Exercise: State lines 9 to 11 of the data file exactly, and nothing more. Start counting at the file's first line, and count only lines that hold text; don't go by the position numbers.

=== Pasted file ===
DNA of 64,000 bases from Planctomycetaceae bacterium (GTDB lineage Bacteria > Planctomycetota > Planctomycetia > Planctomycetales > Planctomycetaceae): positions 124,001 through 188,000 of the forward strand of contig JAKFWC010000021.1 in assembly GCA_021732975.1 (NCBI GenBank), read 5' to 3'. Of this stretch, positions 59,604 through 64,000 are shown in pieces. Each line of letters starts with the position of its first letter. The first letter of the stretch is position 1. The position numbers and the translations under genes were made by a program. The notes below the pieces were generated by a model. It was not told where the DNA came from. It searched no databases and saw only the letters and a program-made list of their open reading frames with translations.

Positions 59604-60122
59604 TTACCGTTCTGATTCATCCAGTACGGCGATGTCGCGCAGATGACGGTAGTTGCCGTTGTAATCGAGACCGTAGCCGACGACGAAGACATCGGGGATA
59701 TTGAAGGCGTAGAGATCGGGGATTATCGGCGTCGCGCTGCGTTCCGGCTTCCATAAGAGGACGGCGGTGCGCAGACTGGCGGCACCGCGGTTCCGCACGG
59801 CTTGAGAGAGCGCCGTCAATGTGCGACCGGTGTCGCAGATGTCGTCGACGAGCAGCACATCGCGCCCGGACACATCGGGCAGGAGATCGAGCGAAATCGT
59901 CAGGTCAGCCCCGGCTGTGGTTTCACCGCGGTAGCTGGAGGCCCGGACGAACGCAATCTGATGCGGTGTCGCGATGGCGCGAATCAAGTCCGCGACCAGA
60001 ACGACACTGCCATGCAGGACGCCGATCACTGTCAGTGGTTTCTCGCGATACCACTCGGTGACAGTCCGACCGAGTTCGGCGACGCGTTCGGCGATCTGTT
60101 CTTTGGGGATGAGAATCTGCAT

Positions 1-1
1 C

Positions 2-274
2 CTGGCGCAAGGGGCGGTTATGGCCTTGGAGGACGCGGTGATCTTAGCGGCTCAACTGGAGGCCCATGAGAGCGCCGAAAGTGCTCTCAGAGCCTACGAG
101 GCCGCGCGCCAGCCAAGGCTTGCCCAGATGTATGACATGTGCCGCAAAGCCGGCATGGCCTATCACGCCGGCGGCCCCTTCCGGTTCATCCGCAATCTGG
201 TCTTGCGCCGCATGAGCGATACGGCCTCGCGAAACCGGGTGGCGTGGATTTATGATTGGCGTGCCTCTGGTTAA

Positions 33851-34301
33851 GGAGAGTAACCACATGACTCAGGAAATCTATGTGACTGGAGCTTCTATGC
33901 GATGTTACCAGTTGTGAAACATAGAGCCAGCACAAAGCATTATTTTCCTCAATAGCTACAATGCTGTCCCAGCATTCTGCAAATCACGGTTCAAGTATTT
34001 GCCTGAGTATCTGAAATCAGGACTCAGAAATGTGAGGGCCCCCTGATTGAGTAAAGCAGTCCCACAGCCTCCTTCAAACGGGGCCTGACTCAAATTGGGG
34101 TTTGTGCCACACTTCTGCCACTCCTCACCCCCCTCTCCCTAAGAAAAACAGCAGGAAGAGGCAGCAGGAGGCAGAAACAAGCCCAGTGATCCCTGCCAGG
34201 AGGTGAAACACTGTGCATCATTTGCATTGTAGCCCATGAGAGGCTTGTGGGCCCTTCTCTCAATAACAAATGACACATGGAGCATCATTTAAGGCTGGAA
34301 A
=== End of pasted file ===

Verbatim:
Positions 1-1
1 C

Positions 2-274